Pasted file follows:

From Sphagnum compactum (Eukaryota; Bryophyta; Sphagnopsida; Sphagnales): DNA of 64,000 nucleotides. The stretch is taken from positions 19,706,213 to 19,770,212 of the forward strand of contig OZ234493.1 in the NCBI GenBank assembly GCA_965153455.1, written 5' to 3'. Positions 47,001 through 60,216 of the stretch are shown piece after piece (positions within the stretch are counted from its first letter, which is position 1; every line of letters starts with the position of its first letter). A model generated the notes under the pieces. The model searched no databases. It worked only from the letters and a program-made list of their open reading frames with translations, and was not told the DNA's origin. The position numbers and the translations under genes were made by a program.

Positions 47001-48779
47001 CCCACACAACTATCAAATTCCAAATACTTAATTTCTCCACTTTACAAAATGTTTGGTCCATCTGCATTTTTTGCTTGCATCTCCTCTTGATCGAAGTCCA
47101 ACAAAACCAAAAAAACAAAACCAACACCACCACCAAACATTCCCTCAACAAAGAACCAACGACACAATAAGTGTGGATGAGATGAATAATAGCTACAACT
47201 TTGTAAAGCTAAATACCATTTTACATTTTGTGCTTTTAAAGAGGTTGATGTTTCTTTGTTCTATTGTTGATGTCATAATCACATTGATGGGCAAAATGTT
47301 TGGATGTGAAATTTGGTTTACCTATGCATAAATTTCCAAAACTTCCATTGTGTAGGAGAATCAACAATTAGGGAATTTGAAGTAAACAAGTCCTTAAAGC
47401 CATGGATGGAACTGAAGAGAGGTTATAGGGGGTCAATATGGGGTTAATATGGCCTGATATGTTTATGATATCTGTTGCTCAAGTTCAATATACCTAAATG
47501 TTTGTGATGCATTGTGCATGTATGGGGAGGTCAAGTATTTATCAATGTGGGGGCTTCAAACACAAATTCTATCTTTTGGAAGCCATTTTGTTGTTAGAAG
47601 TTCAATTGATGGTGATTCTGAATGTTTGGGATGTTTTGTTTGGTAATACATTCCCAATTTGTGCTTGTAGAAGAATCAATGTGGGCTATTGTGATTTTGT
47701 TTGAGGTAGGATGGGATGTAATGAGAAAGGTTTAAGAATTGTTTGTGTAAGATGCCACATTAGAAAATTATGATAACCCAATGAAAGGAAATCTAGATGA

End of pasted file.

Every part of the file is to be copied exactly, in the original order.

From Sphagnum compactum (Eukaryota; Bryophyta; Sphagnopsida; Sphagnales): DNA of 64,000 nucleotides. The stretch is taken from positions 19,706,213 to 19,770,212 of the forward strand of contig OZ234493.1 in the NCBI GenBank assembly GCA_965153455.1, written 5' to 3'. Positions 47,001 through 60,216 of the stretch are shown piece after piece (positions within the stretch are counted from its first letter, which is position 1; every line of letters starts with the position of its first letter). A model generated the notes under the pieces. The model searched no databases. It worked only from the letters and a program-made list of their open reading frames with translations, and was not told the DNA's origin. The position numbers and the translations under genes were made by a program.

Positions 47001-48779
47001 CCCACACAACTATCAAATTCCAAATACTTAATTTCTCCACTTTACAAAATGTTTGGTCCATCTGCATTTTTTGCTTGCATCTCCTCTTGATCGAAGTCCA
47101 ACAAAACCAAAAAAACAAAACCAACACCACCACCAAACATTCCCTCAACAAAGAACCAACGACACAATAAGTGTGGATGAGATGAATAATAGCTACAACT
47201 TTGTAAAGCTAAATACCATTTTACATTTTGTGCTTTTAAAGAGGTTGATGTTTCTTTGTTCTATTGTTGATGTCATAATCACATTGATGGGCAAAATGTT
47301 TGGATGTGAAATTTGGTTTACCTATGCATAAATTTCCAAAACTTCCATTGTGTAGGAGAATCAACAATTAGGGAATTTGAAGTAAACAAGTCCTTAAAGC
47401 CATGGATGGAACTGAAGAGAGGTTATAGGGGGTCAATATGGGGTTAATATGGCCTGATATGTTTATGATATCTGTTGCTCAAGTTCAATATACCTAAATG
47501 TTTGTGATGCATTGTGCATGTATGGGGAGGTCAAGTATTTATCAATGTGGGGGCTTCAAACACAAATTCTATCTTTTGGAAGCCATTTTGTTGTTAGAAG
47601 TTCAATTGATGGTGATTCTGAATGTTTGGGATGTTTTGTTTGGTAATACATTCCCAATTTGTGCTTGTAGAAGAATCAATGTGGGCTATTGTGATTTTGT
47701 TTGAGGTAGGATGGGATGTAATGAGAAAGGTTTAAGAATTGTTTGTGTAAGATGCCACATTAGAAAATTATGATAACCCAATGAAAGGAAATCTAGATGA